A little more than four years ago, I stumbled into what seemed like the coolest part time job ever. I was the Sunday/Monday guy at a wine shop in my neighborhood. The shop was in an area of the East Village in New York that was just starting to come up; within a coupla years, a beer bar/bottle shop hybrid, a wine bar, and an amazing fried chicken place would open up on the same block, but for that moment, the wine shop had the spot to itself. In addition, the wine shop had a well-chosen inventory. Yeah, we had French wines but instead of focusing on traditional strongholds like Bordeaux and Burgundy, we built our inventory with bottles from places like the Rhone Valley, Laungedoc Roussillon, and the Jura. Of course we had Brunelos and Barolos but a lot of our Italian wine came from Sicily, Campania and Puglia. And as you have figured by now, a lot of our West Coast American wine hailed from Oregon and Washington.
A lot of my job was to teach and persuade the clientele that our wines were as good as, if not better than, those from more familiar regions. It was a blast. I pretty much talked about wine all day with breaks for restocking the shelves. The shop was on the up and up, and I felt like I was contributing to a winning team.
I now think I have an even cooler, somewhat parallel job working the beer aisle at big new fancy grocery that is also in my nabe. I get to purchase about half the beer we carry, and I spend a lot of time on my shift loitering in the beer aisle, discussing with people a wide variety of topics - for instance, why they are called India Pale Ales, even though they aren't brewed anywhere near India, or why a hoppy beer isn't necessarily a bitter beer. In my 11 months there, I've introduced dozens of customers to the joys of Saisons, Pale Wheats, and Imperial Stouts. Our beer clientele often looks for me or my boss to find out what's new in stock and what's on the horizon. In other words, I work the beer aisle just like I did the wine shop four years ago. What I don't understand is why we're so unique among big shops.
I look at the beer selection at most stores I visit and even the good ones are an inert selection of pretty bottles, some with funky names. There's little assistance. If you don't just happen to know that Boulevard's Tank 7 is an amazing citrusy saison or a that Founders Backwoods Bastard is a scotch ale aged in bourbon barrels, then you might bypass such amazing brews. There may be someone who can answer an inventory question or two, but there isn't someone to launch a dialogue about beer, a person that can make the experience of buying craft beer fun and informative.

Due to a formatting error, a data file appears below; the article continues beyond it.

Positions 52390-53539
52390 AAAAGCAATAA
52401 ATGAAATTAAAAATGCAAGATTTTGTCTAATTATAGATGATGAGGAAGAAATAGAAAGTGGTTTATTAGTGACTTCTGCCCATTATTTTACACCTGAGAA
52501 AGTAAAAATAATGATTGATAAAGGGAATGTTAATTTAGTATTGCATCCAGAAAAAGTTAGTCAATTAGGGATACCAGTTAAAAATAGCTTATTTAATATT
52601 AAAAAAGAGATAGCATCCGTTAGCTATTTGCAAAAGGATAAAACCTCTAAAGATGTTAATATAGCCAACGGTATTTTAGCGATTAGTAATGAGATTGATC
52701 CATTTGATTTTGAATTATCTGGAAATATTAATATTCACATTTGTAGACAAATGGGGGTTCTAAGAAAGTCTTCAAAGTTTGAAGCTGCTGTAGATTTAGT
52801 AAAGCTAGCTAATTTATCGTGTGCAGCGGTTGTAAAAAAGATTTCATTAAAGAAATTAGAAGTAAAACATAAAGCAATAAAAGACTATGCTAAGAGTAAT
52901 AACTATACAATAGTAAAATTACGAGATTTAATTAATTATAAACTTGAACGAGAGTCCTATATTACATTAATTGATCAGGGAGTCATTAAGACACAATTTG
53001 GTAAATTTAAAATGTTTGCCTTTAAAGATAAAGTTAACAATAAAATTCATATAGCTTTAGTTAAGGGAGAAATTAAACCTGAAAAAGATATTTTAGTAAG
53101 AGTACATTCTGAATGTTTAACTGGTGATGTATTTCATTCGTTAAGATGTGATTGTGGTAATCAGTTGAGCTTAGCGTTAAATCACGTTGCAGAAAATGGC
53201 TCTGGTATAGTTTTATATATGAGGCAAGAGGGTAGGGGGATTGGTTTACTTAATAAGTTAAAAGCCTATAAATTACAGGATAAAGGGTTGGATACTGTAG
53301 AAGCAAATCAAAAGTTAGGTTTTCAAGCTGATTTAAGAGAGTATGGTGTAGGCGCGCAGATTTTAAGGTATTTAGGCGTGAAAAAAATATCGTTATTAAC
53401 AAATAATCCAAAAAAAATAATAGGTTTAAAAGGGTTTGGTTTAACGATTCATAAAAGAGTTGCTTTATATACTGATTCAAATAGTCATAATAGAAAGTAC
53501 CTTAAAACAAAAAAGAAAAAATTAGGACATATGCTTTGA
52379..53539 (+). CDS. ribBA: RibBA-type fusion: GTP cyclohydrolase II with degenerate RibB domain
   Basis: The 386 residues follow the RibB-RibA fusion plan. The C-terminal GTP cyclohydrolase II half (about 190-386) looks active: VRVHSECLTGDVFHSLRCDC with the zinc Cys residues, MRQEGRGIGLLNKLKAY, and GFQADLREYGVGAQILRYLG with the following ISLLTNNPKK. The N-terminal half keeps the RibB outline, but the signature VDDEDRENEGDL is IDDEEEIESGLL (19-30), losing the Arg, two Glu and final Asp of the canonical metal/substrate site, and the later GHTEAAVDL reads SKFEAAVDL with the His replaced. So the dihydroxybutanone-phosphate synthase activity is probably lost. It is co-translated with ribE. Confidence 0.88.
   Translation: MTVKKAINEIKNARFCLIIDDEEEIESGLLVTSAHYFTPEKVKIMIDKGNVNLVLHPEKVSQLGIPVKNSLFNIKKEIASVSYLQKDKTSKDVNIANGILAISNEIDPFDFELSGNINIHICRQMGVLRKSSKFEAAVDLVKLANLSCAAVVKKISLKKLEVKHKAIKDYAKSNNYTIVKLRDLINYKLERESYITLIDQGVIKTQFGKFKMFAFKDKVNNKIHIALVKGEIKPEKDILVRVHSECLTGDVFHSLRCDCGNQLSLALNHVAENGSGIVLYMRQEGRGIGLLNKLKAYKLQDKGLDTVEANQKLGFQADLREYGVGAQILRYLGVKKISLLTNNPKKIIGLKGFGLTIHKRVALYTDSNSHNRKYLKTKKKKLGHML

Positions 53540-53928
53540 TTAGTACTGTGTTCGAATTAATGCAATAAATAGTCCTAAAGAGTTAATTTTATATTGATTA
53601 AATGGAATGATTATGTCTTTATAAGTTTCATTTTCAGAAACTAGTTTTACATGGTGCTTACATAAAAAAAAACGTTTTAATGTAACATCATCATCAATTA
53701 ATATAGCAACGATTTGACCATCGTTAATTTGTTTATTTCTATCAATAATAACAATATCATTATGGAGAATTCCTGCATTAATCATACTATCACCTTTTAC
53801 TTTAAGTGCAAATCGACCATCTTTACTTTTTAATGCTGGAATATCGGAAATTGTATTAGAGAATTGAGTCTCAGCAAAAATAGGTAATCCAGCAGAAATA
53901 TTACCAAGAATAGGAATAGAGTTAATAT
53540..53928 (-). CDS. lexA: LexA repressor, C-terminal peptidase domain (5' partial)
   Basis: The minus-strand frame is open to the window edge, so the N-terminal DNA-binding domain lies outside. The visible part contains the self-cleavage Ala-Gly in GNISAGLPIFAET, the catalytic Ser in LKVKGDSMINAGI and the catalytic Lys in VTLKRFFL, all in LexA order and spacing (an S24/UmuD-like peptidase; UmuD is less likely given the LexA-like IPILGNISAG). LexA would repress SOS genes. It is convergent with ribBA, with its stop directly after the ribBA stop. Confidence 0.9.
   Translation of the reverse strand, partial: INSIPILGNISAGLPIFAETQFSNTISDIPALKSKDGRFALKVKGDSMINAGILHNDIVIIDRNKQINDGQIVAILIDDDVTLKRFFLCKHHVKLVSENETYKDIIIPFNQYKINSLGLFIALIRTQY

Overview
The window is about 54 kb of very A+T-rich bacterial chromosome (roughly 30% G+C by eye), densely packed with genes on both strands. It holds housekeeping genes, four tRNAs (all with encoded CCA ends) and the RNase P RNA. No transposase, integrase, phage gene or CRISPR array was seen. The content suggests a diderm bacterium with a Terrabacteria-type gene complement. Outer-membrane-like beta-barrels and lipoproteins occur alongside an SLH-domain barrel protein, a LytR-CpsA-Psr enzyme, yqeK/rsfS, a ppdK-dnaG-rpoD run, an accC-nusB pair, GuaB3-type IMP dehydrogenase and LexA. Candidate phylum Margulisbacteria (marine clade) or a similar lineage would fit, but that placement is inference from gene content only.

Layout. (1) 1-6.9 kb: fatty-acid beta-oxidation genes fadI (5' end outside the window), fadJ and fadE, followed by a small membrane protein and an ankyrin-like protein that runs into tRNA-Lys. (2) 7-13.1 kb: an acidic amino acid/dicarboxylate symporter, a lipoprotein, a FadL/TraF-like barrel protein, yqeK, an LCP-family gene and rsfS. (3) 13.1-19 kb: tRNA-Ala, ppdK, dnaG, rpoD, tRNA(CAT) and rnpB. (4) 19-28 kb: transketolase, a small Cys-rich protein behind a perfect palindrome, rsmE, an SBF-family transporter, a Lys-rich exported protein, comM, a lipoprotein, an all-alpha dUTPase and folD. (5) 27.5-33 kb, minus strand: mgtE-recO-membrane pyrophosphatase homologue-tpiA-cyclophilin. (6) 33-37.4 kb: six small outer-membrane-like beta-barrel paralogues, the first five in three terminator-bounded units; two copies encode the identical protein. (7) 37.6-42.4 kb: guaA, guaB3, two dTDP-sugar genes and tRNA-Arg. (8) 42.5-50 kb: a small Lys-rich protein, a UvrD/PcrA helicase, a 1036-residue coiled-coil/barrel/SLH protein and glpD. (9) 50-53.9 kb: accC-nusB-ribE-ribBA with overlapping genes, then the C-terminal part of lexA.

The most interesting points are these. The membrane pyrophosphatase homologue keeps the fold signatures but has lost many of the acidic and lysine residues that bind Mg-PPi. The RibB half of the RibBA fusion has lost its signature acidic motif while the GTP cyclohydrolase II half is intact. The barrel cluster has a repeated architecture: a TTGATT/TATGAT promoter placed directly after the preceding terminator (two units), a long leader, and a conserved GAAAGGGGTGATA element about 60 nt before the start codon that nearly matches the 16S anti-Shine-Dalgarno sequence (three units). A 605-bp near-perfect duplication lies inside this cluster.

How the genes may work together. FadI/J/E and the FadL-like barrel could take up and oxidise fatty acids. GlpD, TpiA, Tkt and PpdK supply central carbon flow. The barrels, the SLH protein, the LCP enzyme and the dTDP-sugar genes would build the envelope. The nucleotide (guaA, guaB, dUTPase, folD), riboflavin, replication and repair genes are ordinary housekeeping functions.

It seems to me that this is the next task for craft beer retailers. People who are new to this caliber of beer often face a guessing game when it comes to their purchases, which is why they often simply become fans of easy to find basics like Sam Adams Boston Lager or Lagunitas IPA. They know there's more out there, but they don't have the time and perhaps they don't have the budget to turn a trip to the beer aisle into a gamble. They shouldn't have to; there's so much great beer out there, a road map, even a verbal one, isn't hard to provide. And I know from firsthand experience that the increased profits will justify it.
Martin Johnson is a beer buyer and merchandising manager for Westside Market East Village in New York City.When not selling or drinking beer he writes about jazz and beer for the Wall Street Journal, basketball for Slate, beer for Eater and about a variety of cultural and culinary topics for The Root.
The views and opinions expressed herein are those of the author's alone and do not necessarily reflect the views of Ora Media, LLC, its affiliates, or its employees.